Initially the novel starts in China’s Cultural Revolution: “During those years, everyone had a special sensitivity for their own political situation. The sense was especially acute in Ye Wenjie. She felt the world around her closing in like a sack being drawn shut, and everything press in on her.” We may think the novel is about politics, and it often is, but science is its bedrock, for reasons I don’t want to elaborate here but that will become apparent over the trilogy’s course. The novel’s world depends on science, but also on the fear of contact with a more technologically advanced society. In Three-Body, Wang finds that “This civilization seems to have developed to a very advanced state.” The implication being, of course, that it may soon be destroyed.

Some spoilers follow. In later books, the possibility of civilization extinction is explored and occurs. The third book in the series, Dearth’s End, finds that one threat had, from humanity’s perspective, “lasted close to three centuries [. . .] yet what took its place was an even crueler universe.” People—in the broadest sense possible—who don’t struggle and win, die. There is no long-term respite from competition.

We don’t often see modern fiction imply this. A nonfiction book like Zero to One may, but most who read Zero to One aren’t seeking its darker depths. Perhaps we should go there.

If you read The Three-Body Problem, don’t give up halfway through, as I did. Often, when the book (and not just the first one) seems like it’s at best dully meandering, something shocking happens. That sense of complacency and direction shattered happens again and again, perhaps as a metaphor for life. I don’t fully understand the extensive metaphoric readings the books could be given, and that’s good news: they’re rich enough for re-readings and many readings, in a way many books aren’t. There are also many sub-genres of science fiction stashed in it, ranging from first contact to deep space exploration to the many-worlds theory.

Some things remain strangely absent—we don’t get AI centuries from now?—but they can be ignored because there’s so much on the page.

Briefly noted: Nexus – Ramez Naam

Read Nexus for the plot rather than the sentences; I’m looking for an evocative sentence to quote by way of example and not finding any, while banal sentences are everywhere. In this world, Nexus is a drug or treatment or process (the “right” word doesn’t exist) can link people’s minds directly together, allowing people to experience what another person experiences—or to invade and control another person’s mind. The protagonist is a grad student who figures out the next technical step in the Nexus process.

One could say that the Nexus drug / treatment will radically increase empathy, with unexpected or unforeseen results. In-group empathy seems to have been important to the evolution of human cooperation, so artificially further increasing empathy could have unpredictable outcomes, just like no one foresaw Facebook as being a central part of the Internet experience for most people. Making empathy radically common could decrease some kinds of violence. But it can also leave people susceptible to predation. But as one character observes, “If Nexus 5 ever gets out, it’ll spread like wildfire. Permanent integration means a user only ever needs to procure a single dose for a lifetime effect. You can’t fight that on the supply side.” He’s right about the supply side, as we’ve seen from the supposed “war on drugs,” and he’s right that people will likely want a drug that leads to unbelievable euphoria, sex, and knowledge—but note too that the character resorts to cliché: “it’ll spread like wildfire.” Do things spread in some other fashion? Can we fine something better here?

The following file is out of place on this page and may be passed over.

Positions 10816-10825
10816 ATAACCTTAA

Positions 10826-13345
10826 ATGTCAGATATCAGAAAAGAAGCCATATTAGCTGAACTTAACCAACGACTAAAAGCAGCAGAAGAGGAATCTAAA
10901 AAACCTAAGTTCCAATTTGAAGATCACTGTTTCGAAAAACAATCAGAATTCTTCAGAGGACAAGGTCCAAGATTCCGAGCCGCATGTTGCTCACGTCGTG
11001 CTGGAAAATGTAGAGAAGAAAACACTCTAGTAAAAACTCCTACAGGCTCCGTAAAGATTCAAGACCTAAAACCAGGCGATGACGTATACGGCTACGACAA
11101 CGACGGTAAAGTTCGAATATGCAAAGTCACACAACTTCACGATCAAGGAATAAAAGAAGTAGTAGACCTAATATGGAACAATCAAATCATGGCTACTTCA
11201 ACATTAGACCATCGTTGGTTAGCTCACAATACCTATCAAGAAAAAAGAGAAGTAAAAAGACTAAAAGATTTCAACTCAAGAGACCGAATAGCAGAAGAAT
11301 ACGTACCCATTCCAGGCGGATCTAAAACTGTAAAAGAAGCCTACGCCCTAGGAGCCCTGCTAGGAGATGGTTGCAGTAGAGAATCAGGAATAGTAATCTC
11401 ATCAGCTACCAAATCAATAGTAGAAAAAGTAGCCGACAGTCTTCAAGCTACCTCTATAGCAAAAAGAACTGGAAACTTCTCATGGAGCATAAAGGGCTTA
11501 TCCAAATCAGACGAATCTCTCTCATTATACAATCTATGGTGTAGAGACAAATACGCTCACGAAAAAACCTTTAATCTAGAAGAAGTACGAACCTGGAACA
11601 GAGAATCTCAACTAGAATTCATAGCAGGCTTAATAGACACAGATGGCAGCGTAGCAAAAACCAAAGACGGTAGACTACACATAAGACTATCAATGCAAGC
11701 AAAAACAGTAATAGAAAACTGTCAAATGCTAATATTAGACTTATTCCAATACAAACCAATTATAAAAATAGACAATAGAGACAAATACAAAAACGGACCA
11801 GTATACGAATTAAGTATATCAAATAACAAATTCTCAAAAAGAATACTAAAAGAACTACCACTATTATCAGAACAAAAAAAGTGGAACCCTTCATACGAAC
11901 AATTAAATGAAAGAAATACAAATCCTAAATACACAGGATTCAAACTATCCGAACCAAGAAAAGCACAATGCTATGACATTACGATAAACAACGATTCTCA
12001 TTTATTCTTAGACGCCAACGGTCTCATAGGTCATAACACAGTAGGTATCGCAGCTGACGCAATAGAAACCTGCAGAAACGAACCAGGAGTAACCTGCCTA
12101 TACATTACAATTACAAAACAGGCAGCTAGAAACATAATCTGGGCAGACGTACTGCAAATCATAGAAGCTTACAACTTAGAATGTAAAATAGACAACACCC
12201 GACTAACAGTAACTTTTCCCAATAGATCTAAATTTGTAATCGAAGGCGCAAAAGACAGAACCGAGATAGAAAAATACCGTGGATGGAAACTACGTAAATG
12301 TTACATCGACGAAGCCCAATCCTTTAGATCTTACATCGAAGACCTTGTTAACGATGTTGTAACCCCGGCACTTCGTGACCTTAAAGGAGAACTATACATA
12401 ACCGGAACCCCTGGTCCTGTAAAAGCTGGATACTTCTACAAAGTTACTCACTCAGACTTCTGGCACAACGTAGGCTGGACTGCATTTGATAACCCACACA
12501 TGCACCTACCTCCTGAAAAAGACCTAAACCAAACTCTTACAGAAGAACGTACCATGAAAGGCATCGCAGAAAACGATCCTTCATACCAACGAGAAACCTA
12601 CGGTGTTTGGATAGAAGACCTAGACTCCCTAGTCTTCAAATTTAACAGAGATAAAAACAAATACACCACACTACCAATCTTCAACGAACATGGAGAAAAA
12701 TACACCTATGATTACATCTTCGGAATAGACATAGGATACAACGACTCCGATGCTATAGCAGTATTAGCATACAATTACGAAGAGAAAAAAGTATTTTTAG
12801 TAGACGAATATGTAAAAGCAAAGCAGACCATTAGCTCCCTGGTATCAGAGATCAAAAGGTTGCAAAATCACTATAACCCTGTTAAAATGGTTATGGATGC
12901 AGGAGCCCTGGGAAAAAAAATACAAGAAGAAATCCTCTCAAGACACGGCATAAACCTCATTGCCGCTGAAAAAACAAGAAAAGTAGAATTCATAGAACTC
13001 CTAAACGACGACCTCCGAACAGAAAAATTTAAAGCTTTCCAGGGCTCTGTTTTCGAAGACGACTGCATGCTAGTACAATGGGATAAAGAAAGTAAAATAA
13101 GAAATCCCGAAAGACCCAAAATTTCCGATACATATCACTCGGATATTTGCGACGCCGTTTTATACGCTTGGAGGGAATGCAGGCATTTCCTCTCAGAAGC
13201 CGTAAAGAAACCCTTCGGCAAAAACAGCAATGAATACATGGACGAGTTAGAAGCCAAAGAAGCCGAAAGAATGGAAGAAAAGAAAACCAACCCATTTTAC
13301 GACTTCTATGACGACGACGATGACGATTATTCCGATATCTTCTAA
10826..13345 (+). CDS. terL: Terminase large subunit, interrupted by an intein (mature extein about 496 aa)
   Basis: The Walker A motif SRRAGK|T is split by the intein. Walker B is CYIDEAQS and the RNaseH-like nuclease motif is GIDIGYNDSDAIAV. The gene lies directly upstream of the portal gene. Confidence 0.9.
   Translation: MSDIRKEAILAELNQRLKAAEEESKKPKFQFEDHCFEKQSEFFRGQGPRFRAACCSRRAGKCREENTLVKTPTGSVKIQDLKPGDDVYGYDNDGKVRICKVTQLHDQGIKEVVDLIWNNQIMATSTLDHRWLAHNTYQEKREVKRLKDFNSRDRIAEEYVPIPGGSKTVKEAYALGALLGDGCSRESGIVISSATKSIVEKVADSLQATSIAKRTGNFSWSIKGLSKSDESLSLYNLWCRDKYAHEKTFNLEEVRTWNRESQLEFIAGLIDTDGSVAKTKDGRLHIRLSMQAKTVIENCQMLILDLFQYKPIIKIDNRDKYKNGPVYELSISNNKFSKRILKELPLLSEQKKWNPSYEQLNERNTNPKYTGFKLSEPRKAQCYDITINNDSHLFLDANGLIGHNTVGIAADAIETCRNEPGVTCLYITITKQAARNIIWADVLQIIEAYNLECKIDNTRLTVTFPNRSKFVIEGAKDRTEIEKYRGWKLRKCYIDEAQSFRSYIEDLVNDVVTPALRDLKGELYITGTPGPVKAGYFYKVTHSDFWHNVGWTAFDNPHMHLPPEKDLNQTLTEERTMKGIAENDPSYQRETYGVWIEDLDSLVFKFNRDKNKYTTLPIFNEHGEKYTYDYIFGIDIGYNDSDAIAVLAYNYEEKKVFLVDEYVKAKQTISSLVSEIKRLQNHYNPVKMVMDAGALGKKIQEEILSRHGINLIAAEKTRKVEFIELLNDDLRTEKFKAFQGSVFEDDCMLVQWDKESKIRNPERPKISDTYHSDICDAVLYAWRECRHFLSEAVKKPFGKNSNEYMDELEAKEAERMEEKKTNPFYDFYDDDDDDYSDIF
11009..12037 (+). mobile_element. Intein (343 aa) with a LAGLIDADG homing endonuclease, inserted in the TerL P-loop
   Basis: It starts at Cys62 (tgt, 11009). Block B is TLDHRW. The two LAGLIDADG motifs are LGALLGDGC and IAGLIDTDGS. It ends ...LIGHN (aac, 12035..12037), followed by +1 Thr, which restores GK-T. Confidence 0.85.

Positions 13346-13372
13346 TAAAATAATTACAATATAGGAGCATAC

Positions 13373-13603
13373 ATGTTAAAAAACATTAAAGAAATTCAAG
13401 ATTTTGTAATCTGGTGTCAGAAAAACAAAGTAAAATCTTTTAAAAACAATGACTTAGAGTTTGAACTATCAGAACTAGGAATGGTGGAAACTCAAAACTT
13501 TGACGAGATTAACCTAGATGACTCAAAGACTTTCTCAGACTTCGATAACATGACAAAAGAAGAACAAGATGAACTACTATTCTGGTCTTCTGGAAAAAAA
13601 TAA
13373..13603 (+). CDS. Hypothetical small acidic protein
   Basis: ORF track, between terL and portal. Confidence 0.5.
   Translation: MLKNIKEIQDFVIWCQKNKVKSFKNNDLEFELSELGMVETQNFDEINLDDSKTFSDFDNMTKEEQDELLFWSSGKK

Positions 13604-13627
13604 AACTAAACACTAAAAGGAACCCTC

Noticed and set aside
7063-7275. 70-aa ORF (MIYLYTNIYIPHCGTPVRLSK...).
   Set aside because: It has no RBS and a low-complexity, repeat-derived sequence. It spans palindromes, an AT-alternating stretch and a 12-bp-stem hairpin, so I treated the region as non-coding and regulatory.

No:

Kim and William furiously hit keys [. . .]

Sam took her time in replying. “I’m human, Kade”.

Does a person take time “in replying” or “to reply?” And is just saying “paused” easier? These kinds of language infelicities can be called minor but when they recur throughout the novel they become major.

Still, properly read, Nexus may be about the dangers of dual-use technology: “They’d built Nexus OS to give people new freedoms, new ways to connect, new ways to learn. Not to use it as a tool for control or assassination.” The Internet was arguably invented in part for new ways to connect and learn, and now it’s used for virtue signaling, character assassination, and petty rivalry blown up to the world stage. Things have not gone as I once imagined they would. I used to be an Internet utopian. No more. Yet maybe Nexus would be different, though Nexus also raises the essential philosophical question: “What is real?” If another person can reach into your mind and rearrange it, what stops them from planting whatever memories or preferences they want? What, in this scenario, makes an individual an individual? “Nothing” seems to be the answer to that last question.

In Nexus, as you can likely tell from what I’ve written so far, the ideas seem more important than the words expressing them, which may say something about the underlying work. The book seems destined for TV, where the quality of its sentences won’t matter. I’m not unhappy to have read the book, but if you’ve not read Blindsight and like SF, start there. Still, I’ll read the next Naam novel after the Nexus trilogy.

%d bloggers like this: